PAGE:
Where does all the rubber go that wears off our tires?
According to the book "50 Simple Things You Can Do To Save The Earth," every two weeks, Americans wear almost 50 million pounds of rubber off their tires, enough to make more than three million new tires from scratch. Now, I dodge pieces of blown semi-trailer tire every day on the interstate, but I don't think that's what they're referring to. They're talking about normal wear. I'd really like to know what happens to all that WORN rubber. Is it embedded in the roadway in microscopic pieces, or does it gas-off into thin air? And is it harmful to the environment?
RAY: That's a very good question, isn't it Victor? That's a lot of rubber. And you don't see it on the road (except near high schools, where teen age boys peel out). So where is it going?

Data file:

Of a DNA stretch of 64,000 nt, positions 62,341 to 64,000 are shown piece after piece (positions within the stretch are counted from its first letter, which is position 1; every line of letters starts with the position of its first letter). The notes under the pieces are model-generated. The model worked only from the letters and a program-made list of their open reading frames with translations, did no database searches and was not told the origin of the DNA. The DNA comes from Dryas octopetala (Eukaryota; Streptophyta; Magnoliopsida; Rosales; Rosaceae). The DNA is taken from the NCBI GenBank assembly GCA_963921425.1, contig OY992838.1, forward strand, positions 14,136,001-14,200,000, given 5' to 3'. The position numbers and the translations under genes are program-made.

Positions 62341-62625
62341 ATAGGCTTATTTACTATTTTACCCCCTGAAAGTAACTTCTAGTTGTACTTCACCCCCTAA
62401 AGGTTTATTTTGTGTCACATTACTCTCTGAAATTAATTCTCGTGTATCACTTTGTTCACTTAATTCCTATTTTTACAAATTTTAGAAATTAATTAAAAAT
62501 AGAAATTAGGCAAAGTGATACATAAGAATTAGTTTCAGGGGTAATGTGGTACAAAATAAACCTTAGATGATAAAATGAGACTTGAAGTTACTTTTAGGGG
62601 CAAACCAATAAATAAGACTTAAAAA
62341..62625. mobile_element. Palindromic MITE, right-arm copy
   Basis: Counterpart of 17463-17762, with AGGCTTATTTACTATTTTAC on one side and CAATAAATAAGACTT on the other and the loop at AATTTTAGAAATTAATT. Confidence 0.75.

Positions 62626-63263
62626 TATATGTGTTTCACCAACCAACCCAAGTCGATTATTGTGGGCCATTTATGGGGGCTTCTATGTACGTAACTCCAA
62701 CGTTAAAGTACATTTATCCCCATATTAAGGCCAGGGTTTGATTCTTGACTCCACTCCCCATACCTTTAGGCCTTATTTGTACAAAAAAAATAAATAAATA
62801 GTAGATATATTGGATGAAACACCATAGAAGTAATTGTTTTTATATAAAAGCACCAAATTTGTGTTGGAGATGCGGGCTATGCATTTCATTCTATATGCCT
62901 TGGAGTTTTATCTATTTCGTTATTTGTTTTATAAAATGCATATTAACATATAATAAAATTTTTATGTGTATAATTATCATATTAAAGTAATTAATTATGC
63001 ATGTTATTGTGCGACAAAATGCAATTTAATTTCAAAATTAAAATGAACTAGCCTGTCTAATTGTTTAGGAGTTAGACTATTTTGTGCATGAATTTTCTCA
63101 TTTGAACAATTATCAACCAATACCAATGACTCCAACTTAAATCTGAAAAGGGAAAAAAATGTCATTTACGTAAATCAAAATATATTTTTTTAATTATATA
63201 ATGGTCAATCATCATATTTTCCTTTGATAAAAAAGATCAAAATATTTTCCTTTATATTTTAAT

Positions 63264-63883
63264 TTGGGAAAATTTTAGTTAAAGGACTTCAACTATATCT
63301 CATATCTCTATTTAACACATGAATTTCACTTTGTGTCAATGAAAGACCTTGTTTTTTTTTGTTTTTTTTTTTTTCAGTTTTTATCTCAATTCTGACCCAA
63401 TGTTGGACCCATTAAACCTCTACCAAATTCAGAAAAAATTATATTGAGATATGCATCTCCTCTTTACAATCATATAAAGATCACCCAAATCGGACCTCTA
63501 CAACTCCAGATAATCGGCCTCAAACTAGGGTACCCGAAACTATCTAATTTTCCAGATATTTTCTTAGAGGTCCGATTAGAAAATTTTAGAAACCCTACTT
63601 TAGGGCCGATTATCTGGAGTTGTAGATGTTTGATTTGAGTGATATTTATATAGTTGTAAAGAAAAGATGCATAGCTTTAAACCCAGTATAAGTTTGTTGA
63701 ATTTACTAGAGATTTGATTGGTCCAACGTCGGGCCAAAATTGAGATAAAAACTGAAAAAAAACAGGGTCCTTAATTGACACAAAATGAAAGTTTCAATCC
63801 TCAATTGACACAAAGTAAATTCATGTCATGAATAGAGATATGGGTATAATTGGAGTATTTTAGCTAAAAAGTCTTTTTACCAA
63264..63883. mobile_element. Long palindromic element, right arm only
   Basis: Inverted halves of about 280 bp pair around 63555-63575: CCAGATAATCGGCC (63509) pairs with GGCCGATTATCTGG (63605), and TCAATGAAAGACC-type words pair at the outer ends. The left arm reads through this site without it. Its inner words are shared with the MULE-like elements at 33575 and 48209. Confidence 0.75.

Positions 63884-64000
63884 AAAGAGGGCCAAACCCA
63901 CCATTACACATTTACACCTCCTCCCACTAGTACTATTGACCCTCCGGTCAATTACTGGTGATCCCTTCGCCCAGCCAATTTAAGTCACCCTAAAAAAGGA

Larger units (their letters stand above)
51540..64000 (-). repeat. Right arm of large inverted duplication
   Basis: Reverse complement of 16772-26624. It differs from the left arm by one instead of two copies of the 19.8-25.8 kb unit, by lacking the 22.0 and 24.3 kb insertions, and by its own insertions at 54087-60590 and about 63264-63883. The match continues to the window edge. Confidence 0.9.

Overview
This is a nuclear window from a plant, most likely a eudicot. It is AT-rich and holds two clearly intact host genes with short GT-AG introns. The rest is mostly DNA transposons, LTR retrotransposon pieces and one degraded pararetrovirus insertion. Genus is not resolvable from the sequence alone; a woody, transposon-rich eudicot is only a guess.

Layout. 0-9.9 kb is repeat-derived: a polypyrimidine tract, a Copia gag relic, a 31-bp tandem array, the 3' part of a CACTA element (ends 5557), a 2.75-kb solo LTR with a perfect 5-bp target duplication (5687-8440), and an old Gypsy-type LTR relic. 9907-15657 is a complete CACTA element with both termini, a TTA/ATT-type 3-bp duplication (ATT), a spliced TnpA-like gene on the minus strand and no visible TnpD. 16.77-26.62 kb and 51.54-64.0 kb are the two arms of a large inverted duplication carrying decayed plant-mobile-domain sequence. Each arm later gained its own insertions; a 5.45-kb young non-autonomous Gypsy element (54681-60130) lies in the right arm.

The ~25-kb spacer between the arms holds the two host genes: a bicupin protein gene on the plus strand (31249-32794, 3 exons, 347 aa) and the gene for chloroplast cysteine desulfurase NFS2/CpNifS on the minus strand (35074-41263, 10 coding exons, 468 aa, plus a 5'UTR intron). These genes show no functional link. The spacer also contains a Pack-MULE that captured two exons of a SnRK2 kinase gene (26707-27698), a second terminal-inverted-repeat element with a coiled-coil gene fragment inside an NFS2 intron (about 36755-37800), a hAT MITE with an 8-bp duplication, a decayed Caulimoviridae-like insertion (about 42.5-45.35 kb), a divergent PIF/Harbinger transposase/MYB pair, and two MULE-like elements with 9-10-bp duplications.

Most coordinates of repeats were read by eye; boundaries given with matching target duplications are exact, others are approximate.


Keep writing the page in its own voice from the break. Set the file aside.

TOM: Well, it turns out that this is one of the great mysteries of the late 20th century.
RAY: We talked to the Rubber Division of the American Chemical Society. They confirmed that researchers really don't know exactly what happens to the rubber that comes off tires.
TOM: They told us an early concern was that it was coming off in a gaseous state--as air pollution. But all the research they've seen indicates that very little of the tire ends up in the air. And the amount that does represents much less of a pollution threat than the stuff that comes out of tailpipes.
RAY: Their best guess is that the majority of the rubber--which comes off in very small particles--ends up on or by the side of the road. And that it is broken down naturally--or converted back into the natural carbon cycle by oxidation, photoexcitation, and enzyme catalysis--aka "nature."
TOM: A German study recently claimed that not all tire residue disappears. It found that several pounds of heavy metals from tires are found by the side of highways each year. But that study is being disputed.
RAY: So what can you do vis a vis tires if you want to "save the earth?" I'd say you'd be best off encouraging the development of technologies that recycle USED tires that come off of cars. That represents far more rubber than what's being left by the side of the road.